National Labor Relations Board Joint Employer Stipulation Could Change Franchisor Model
The National Labor Relations Board (NLRB) is considering whether to use a broader definition of the term “joint employer” — a move that could bring sweeping changes to the restaurant and retail/wholesale franchisor model.
The determination of whether a large fast food company exhibited more control than it should have over its franchisees was the most recent catalyst for the proposed change, but several earlier cases have challenged the more than 30-year-old standard for determining joint employment. If the new definition, which was proposed by the NLRB’s General Counsel Richard Griffin, is adopted, franchisors could see significantly expanded wage and hour and other employment practices liabilities as well as operational challenges.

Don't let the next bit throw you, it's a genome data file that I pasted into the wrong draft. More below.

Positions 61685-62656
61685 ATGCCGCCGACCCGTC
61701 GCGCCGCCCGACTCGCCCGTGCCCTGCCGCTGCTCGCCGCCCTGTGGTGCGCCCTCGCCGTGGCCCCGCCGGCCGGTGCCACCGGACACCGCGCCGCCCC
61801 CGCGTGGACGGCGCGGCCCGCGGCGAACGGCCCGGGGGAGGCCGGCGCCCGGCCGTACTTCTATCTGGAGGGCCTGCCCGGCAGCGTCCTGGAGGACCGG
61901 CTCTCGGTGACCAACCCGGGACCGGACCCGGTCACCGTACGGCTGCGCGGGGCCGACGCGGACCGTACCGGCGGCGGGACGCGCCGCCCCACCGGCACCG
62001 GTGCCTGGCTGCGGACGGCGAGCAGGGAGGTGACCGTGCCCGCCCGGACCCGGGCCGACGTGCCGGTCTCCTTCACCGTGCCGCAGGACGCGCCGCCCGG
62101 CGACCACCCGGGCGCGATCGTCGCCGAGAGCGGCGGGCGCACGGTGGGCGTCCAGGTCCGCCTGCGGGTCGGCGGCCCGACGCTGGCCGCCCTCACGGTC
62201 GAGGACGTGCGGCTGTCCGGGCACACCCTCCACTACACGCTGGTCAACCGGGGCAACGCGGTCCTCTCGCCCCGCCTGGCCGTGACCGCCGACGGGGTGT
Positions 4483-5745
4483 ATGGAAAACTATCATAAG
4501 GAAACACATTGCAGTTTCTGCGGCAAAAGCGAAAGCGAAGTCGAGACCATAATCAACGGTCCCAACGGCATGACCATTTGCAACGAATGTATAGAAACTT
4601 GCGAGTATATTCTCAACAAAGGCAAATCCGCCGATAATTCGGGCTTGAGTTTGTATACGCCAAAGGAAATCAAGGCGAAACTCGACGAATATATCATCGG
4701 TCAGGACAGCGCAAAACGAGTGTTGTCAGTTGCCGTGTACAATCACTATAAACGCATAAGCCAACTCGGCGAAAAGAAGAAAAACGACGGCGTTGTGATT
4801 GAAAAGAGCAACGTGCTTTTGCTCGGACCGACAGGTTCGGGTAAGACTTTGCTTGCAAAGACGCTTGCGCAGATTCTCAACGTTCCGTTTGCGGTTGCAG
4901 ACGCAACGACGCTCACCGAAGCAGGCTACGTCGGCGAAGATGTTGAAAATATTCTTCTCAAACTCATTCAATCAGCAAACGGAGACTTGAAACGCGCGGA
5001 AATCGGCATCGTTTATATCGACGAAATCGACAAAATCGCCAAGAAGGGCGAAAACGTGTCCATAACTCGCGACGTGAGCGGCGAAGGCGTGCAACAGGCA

Franchisors could now be responsible for alleged discrimination, harassment, wage, labor practices, and other allegations that typically may have been directed at franchisees only. Franchisees, in turn, could see a reduction in control or end up out of business altogether.
The proposed expansion of “joint employer” could become final as early as 2016, and the change could have implications far beyond the restaurant and retail industries — to all companies that subcontract or outsource.
“NLRB Joint Employer Stipulation Could Change Franchisor Model” analyzes the sweeping implications the NLRB’s change could have on:
- Key labor/employer protections and practices.
- Wage and hour and employments practices liability.
- Compliance obligations and regulatory risks for franchisors.
“NLRB Joint Employer Stipulation Could Change Franchisor Model” also outlines steps you can take to mitigate risks if the proposed change were to become law.